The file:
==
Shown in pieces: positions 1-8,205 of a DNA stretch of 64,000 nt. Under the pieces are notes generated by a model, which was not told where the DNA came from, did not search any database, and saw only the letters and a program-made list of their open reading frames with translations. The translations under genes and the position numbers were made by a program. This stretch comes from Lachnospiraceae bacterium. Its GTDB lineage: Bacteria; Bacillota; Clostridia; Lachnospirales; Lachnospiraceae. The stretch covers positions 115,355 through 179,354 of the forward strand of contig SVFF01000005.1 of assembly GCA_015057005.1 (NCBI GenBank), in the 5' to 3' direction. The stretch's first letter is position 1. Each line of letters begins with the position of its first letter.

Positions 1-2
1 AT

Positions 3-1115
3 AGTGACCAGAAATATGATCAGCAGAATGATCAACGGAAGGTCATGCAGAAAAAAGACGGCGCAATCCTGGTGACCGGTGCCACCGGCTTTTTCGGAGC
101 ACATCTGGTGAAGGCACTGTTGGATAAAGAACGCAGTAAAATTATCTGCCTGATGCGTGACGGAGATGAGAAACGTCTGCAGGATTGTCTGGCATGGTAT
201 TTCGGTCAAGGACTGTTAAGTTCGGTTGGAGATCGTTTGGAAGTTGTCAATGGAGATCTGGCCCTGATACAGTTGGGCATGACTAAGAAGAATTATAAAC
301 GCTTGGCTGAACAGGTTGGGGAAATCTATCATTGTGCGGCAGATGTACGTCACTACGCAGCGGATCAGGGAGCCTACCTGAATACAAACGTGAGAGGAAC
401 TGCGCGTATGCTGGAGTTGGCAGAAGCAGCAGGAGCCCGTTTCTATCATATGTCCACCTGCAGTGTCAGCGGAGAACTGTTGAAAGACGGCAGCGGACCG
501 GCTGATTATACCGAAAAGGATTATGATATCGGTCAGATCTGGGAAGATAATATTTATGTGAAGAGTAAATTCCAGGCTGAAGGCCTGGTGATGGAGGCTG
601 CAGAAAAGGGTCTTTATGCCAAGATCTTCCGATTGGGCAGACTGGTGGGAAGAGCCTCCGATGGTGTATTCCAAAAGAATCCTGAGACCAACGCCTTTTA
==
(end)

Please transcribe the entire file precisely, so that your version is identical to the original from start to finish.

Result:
Shown in pieces: positions 1-8,205 of a DNA stretch of 64,000 nt. Under the pieces are notes generated by a model, which was not told where the DNA came from, did not search any database, and saw only the letters and a program-made list of their open reading frames with translations. The translations under genes and the position numbers were made by a program. This stretch comes from Lachnospiraceae bacterium. Its GTDB lineage: Bacteria; Bacillota; Clostridia; Lachnospirales; Lachnospiraceae. The stretch covers positions 115,355 through 179,354 of the forward strand of contig SVFF01000005.1 of assembly GCA_015057005.1 (NCBI GenBank), in the 5' to 3' direction. The stretch's first letter is position 1. Each line of letters begins with the position of its first letter.

Positions 1-2
1 AT

Positions 3-1115
3 AGTGACCAGAAATATGATCAGCAGAATGATCAACGGAAGGTCATGCAGAAAAAAGACGGCGCAATCCTGGTGACCGGTGCCACCGGCTTTTTCGGAGC
101 ACATCTGGTGAAGGCACTGTTGGATAAAGAACGCAGTAAAATTATCTGCCTGATGCGTGACGGAGATGAGAAACGTCTGCAGGATTGTCTGGCATGGTAT
201 TTCGGTCAAGGACTGTTAAGTTCGGTTGGAGATCGTTTGGAAGTTGTCAATGGAGATCTGGCCCTGATACAGTTGGGCATGACTAAGAAGAATTATAAAC
301 GCTTGGCTGAACAGGTTGGGGAAATCTATCATTGTGCGGCAGATGTACGTCACTACGCAGCGGATCAGGGAGCCTACCTGAATACAAACGTGAGAGGAAC
401 TGCGCGTATGCTGGAGTTGGCAGAAGCAGCAGGAGCCCGTTTCTATCATATGTCCACCTGCAGTGTCAGCGGAGAACTGTTGAAAGACGGCAGCGGACCG
501 GCTGATTATACCGAAAAGGATTATGATATCGGTCAGATCTGGGAAGATAATATTTATGTGAAGAGTAAATTCCAGGCTGAAGGCCTGGTGATGGAGGCTG
601 CAGAAAAGGGTCTTTATGCCAAGATCTTCCGATTGGGCAGACTGGTGGGAAGAGCCTCCGATGGTGTATTCCAAAAGAATCCTGAGACCAACGCCTTTTA